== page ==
Report on the dementia situation in Jamaica



Mapping Dementia Care in Jamaica

Rochelle Amour1, Ishtar Govia1, Janelle Robinson1, Tiffany Palmer1, Marissa Stubbs1, Adelina Comas-Herrera2, Wendy Weidner3

1Epidemiology Research Unit, Caribbean Institute for Health Research, The University of the West Indies, Mona Campus, Jamaica

2London School of Economics & Political Sciences, UK

3Alzheimer’s Disease International, UK



Dementia is not a normal part of ageing, but a disease of the brain which results in cognitive decline and typically requires 24-hour care in its later stages. This reality has major implications for Jamaica’s health and social care landscape due to a rapidly ageing population. This document draws from a 100+ page in-depth desk review and situational analysis of the policy context and dementia care landscape in Jamaica.

This work was conducted by the STRiDE Jamaica Research Team at the Caribbean Institute for Health Research (CAIHR), University of the West Indies, Mona, as part of the STRiDE Dementia Research Project (Strengthening Responses to Dementia in Developing Countries).  STRiDE Jamaica executed a multi-pronged and extensive research program (2018-2022) in response to the 2017 World Health Organisation (WHO) commitment to the Global Action Plan on dementia (GAPD).

Executive summary

  • Current trends in non-communicable disease (NCD) rates and potential impact of ‘long-COVID’ likely to lead to increased incidence of dementia in Jamaica
  • Dementia is a multisectoral issue. Opportunities for inclusion in related policies have been mapped and identified by STRiDE Jamaica over the past 4 years
  • Dementia is only one of many diseases which depends heavily on long-term care. Investment in the care market and support for caregivers can stimulate the economy and benefit several other overlapping vulnerable groups
  • Several stakeholders call for better education and awareness of dementia among health and social care professionals and the general public
  • STRiDE Jamaica has produced a body of data and has identified further opportunities for local data collection to help inform practice

Why should dementia be a policy priority for Jamaica?

Over 70% of older Jamaicans have a chronic illness, which is a dementia risk factor. Persons over 65 who have dementia are likely to have up to 4 other NCDs (such as cardiovascular disease and diabetes)[i]. However, due to the progressive nature of age-related dementias, the cost of dementia care in later life is about 57% higher than the cost of other diseases, including cancer[ii]. With its ageing population, Jamaica is likely to see a further increased prevalence of chronic diseases, including dementia, over the next few years. With increased prevalence comes increased costs.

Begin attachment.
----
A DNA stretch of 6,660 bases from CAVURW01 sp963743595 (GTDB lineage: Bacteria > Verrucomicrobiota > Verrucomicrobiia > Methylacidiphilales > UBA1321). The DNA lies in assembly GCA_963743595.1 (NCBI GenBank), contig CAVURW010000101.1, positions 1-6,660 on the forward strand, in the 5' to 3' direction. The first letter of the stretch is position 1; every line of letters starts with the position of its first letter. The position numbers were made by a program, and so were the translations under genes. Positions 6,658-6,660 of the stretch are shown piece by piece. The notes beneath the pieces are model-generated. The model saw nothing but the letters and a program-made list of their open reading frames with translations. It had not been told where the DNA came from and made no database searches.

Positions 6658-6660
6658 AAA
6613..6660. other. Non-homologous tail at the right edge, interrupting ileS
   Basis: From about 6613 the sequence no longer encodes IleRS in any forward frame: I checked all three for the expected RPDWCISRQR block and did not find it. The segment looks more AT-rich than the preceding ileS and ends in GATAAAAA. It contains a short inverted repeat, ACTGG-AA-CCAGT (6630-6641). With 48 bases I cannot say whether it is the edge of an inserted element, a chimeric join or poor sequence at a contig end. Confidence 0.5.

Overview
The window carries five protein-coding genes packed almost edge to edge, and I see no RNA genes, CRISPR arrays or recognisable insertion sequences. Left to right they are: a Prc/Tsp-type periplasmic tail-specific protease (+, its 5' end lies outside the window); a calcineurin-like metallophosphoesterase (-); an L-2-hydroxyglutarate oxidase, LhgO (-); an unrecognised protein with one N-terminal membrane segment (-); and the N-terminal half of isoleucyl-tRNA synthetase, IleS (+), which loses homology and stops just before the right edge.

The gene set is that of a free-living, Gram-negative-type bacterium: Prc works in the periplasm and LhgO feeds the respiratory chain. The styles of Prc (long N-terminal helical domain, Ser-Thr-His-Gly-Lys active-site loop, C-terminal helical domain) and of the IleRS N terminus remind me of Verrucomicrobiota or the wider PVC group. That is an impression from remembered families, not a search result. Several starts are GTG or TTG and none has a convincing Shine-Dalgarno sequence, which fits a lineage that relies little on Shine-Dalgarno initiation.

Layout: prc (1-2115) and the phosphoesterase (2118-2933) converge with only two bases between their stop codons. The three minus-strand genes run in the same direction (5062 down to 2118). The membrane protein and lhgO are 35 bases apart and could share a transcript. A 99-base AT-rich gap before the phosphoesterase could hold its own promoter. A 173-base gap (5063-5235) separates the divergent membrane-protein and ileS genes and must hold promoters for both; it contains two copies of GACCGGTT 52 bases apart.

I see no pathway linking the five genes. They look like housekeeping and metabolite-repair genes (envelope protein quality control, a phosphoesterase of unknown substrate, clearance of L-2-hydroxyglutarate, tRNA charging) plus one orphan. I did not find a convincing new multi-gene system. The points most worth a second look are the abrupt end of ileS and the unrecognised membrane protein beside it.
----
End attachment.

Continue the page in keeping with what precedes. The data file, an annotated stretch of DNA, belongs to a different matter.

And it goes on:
Currently, Jamaicans lack equitable access to medication for common NCDs, and only about 20% of the population has any insurance (11% are government workers and 8% are private-sector workers). Yet, less than 30% of senior citizens are enrolled in the National Health Fund’s (NHF) highly commendable, best practice programme, Jamaica Drugs for the Elderly (JADEP). Further, participation is 170% higher among higher socio-economic groups (who are more likely to be able to afford private insurance) than Jamaicans in lower socio-economic groups. In addition, dementia / Alzheimer’s disease – the most common type of dementia- is not listed as an NCD covered by the NHF.

The lack of access means most older Jamaicans, particularly those from low-income brackets, may be at an increased risk of dementia, and will require long-term care at the government’s expense, resulting in, for example, steep increases in long-term care cases as well as persons who are abandoned by family members at public health facilities social cases. The issue may be further compounded by the impact of ‘long-COVID’ on brain health, which may contribute to an increased prevalence of persons with cognitive decline who are reliant on the public sector.